Nowadays, even though Board and Care is just one type of assisted living, it is a very important type.  Because of their history, Board and Care facilities are subject to state licensing laws, so can be held to recognized standards of care, and if there are problems such as inadequate care, the facility can be reported to the government body that regulates it.  In addition, government funding sometimes can cover the cost of living in a Board and Care, for people receiving public assistance payments (SSI).  For details, see Payment Options for Senior Housing and Residential Care. 
It’s important to remember that “mom and pop” Board and Cares, and other types of assisted living facilities, are not always closely regulated.  Because of this, standards of care are not uniform, and services vary greatly from one facility to the next.  If you are looking for an assisted living arrangement, it’s important to ask about each facility’s certifications and licenses, then check their validity.  A government-backed licensing program is likely to be more specific in standards of care than a commercial company who does certification.  Even with licensing, though, government agencies may only infrequently monitor facilities, so it’s important to drop in unannounced to confirm that conditions are safe and sanitary, that promised services are being provided, and that no elder abuse or neglect is occurring.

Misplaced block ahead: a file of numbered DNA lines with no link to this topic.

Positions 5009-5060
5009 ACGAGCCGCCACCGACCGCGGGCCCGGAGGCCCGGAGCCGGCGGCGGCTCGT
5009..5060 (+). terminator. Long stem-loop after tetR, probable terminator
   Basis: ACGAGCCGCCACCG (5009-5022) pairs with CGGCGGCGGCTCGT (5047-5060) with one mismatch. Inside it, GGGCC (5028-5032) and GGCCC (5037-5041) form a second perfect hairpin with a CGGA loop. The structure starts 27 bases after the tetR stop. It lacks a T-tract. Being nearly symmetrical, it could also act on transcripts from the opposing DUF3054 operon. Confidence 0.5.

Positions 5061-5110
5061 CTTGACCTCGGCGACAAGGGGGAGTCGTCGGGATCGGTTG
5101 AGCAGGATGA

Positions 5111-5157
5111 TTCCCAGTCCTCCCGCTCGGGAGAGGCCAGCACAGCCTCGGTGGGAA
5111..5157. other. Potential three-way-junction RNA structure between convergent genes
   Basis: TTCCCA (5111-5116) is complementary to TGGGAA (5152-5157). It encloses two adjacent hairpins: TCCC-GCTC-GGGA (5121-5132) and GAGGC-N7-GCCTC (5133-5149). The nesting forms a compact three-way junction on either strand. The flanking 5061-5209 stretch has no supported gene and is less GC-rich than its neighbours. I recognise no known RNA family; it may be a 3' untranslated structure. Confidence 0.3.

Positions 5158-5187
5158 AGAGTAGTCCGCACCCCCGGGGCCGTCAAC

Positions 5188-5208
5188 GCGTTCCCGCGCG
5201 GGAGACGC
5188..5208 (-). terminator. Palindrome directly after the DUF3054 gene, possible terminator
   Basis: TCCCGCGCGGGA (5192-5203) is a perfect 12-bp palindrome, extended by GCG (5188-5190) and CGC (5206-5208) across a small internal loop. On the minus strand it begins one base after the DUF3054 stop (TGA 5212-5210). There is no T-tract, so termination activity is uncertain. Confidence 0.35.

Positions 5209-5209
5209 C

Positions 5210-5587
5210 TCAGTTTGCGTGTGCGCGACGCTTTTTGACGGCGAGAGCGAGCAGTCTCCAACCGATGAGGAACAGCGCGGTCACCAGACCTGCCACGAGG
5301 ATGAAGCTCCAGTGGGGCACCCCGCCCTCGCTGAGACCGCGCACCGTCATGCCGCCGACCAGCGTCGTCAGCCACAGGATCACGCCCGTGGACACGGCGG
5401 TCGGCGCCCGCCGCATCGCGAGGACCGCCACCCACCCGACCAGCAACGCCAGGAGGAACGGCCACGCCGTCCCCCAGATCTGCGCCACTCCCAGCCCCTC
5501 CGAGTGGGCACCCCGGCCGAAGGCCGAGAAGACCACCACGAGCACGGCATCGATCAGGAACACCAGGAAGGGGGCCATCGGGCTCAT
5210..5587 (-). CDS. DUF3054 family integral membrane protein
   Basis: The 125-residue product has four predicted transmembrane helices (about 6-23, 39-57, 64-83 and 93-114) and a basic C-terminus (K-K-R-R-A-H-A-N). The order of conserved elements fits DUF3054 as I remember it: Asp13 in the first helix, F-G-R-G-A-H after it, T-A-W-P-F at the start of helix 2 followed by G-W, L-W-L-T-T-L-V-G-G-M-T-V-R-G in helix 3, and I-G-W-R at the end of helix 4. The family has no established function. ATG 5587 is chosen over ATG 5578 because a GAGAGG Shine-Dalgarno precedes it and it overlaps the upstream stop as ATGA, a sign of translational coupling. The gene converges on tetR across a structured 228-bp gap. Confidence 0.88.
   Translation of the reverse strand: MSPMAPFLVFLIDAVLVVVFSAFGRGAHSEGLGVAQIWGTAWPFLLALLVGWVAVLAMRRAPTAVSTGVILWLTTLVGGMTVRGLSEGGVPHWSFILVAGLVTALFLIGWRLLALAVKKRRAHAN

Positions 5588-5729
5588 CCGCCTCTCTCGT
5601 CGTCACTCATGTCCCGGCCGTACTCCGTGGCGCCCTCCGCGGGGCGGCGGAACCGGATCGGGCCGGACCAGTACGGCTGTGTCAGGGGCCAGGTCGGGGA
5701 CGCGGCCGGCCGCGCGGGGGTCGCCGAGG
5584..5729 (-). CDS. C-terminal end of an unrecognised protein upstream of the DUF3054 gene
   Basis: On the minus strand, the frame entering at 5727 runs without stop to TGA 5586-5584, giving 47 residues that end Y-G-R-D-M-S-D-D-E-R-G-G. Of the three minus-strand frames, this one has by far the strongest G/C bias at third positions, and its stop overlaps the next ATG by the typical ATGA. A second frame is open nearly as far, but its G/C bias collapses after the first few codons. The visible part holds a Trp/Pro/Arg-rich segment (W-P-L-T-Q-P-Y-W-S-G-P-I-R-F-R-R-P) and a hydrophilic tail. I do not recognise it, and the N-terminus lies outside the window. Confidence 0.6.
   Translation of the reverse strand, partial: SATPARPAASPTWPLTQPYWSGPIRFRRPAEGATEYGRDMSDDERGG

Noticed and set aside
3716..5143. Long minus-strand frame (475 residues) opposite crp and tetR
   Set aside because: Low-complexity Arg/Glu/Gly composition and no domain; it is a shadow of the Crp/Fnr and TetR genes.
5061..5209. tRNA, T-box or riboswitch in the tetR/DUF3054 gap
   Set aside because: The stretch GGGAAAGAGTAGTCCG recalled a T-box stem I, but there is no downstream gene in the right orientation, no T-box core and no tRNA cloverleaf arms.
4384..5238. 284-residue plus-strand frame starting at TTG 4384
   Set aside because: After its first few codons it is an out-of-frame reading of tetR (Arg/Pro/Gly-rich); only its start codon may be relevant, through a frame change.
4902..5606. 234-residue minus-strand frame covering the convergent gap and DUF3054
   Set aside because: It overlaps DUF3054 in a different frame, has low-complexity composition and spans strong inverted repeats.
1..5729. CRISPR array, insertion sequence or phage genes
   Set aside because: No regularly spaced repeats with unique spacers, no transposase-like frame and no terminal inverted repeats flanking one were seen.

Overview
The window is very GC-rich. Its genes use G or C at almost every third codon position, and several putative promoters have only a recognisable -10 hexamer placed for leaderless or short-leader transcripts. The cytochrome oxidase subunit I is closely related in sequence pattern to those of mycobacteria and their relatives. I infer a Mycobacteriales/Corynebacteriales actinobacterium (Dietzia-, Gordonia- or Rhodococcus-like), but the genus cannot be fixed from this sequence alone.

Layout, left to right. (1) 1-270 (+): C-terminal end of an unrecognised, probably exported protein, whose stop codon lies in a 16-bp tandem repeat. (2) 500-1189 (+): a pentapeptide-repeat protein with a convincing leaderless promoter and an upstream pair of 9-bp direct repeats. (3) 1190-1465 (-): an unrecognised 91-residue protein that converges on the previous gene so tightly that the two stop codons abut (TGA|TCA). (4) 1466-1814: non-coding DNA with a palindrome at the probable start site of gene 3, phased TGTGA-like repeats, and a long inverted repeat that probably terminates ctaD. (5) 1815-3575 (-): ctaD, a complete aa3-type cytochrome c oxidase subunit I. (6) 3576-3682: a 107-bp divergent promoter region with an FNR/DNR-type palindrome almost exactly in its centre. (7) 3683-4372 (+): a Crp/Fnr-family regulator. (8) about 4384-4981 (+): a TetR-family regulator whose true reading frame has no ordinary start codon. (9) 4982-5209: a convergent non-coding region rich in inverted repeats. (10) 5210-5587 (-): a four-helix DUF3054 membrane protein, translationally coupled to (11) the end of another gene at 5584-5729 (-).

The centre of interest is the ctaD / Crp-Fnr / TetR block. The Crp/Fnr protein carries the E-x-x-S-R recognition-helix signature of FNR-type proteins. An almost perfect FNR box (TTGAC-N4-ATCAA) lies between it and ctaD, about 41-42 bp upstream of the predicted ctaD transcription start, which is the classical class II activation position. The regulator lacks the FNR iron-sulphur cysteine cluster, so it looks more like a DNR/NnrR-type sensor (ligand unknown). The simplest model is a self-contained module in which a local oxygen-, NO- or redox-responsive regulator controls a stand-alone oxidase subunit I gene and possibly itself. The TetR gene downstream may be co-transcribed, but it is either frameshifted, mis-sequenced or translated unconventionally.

A Board and Care Home differs from a Nursing Home in that it has very limited, if any, onsite medical care.  A Nursing Home is for people who require daily supervision and care provided by medical professionals such as registered nurses and certified nurse assistants, under the supervision of licensed physicians.
Good candidates for Board and Care Home
Board and Care Homes can serve the needs of a variety of senior citizens:
Seniors who are becoming frail, and find the responsibilities of homemaking an increasing burden, or too difficult to do consistently.Seniors with chronic illnesses who need daily assistance with cooking, cleaning, and monitoring medications.Seniors with very limited income and assets who are having difficulty paying for rent, food and household expenses can have a room and meals paid by public assistance--their SSI benefits.
The staff at a Board and Care Home encourages residents to be as independent as they can safely be, making as many choices as possible about their daily lives and health care.
Living arrangements in a Board and Care Home
Residents of a Board and Care Home have a private or shared room and may have private or shared bathrooms.  The rooms usually do not include a kitchen, since providing meals is a major function of the facility.  Facilities generally have some common areas for socializing which include a dining area and one or more other rooms that are mainly for informal contact. 
The larger facilities will often have other rooms that might be used for classes, concerts, lectures, films, games, or exercise programs.  Sometimes outdoor areas are also available with some amenities such as swimming pool, shuffleboard or Jacuzzi.
Services provided in Board and Care Homes
A Board and Care Home provides the following services:
A basic room for sleeping that might include a desk, chair with reading lamp, or TV.  (For low-cost units the room may be shared.) Meals Help with daily activities, such as money management and setting up health care and other appointments Custodial help: reminding, laundry, housekeeping, transportation Reminders to take medications Daily contact with staff (supervision)